“We had an hour to get out,” recalled Zion of the IDF’s agreement that Monday to escort Naveh residents south along the Egyptian border so the IDF could function unimpeded. Hastily, Yerushalayim hotels were phoned until the management of the Shalom Hotel agreed to house the community’s 157 families, some 1,100 people including 700 children, for an unknown duration. The hours that followed were a blur, as the town’s residents, clad in bulletproof vests, trekked throughout the day alongside IDF tanks and aerial surveillance. Thanks to hotel staff, the community remained unified during the two months that followed. “In many instances, eight to 10 children crammed into two or three hotel bedrooms, leaving little to no family time,” recollected Zion. “War is not a situation that anyone plans or welcomes, however Moshav Naveh was fortunate to only sustain extreme emotional pain. No resident was physically injured during the massacre.” Crop and hothouse maintenance were conducted on a rotational basis by dedicated community members and a volunteer team.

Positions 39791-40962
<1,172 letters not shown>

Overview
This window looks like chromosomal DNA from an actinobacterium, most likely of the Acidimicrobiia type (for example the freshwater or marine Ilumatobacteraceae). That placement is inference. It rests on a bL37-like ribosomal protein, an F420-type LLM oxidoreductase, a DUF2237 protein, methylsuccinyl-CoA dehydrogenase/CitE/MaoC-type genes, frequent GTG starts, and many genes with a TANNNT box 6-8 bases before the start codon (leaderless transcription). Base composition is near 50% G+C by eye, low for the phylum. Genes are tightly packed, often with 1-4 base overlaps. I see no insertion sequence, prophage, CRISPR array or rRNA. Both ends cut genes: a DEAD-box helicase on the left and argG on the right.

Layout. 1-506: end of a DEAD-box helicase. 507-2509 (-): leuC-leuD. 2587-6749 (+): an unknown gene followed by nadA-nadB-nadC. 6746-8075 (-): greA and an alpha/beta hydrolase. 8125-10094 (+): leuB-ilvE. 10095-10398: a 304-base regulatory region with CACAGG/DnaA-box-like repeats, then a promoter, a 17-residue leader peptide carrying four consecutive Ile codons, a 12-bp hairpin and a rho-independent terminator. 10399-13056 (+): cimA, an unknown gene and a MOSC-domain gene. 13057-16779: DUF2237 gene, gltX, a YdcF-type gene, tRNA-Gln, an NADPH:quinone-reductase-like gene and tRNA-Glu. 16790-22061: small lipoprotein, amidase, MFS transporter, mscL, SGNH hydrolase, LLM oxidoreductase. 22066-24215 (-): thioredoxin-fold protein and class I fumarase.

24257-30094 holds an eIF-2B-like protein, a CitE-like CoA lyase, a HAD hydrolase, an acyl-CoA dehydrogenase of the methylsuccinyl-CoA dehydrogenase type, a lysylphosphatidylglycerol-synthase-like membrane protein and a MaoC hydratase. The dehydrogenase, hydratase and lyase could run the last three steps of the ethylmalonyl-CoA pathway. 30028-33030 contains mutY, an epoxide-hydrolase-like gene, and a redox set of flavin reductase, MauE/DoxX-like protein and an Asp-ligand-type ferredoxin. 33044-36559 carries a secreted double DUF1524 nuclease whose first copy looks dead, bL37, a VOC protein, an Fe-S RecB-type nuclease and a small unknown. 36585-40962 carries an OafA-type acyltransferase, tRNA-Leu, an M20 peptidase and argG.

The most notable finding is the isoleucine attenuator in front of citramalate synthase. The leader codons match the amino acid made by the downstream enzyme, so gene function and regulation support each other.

Once situated, the community swiftly reopened its various schooling systems poised to bring back a semblance of regular life. This endeavor relocated a handful of yeshivas for boys and girls, and their pre- and post-army institutions that attracted hundreds of students from around the country just weeks earlier to rented and allocated available space throughout Yerushalayim: Shalva for the youngest, Har Homa’s Yeshivat Har HaMor for the mechina, and Yeshivat HaKotel for the yeshiva high school.

Zion Leshem and his loving family.

Countless volunteer hours and sizable finances allowed the youth and seniors to ease their minds with in-house crafts, visits from musicians, and local outings. Visitors from around the world, and praiseworthy groups from the New York/New Jersey area, brought a warmth and achdus that instilled hope in the evacuees. “Our insistence of staying together amongst family and friends was significant in the moshav’s ability to operate their schools in these truly tough times,” noted Zion.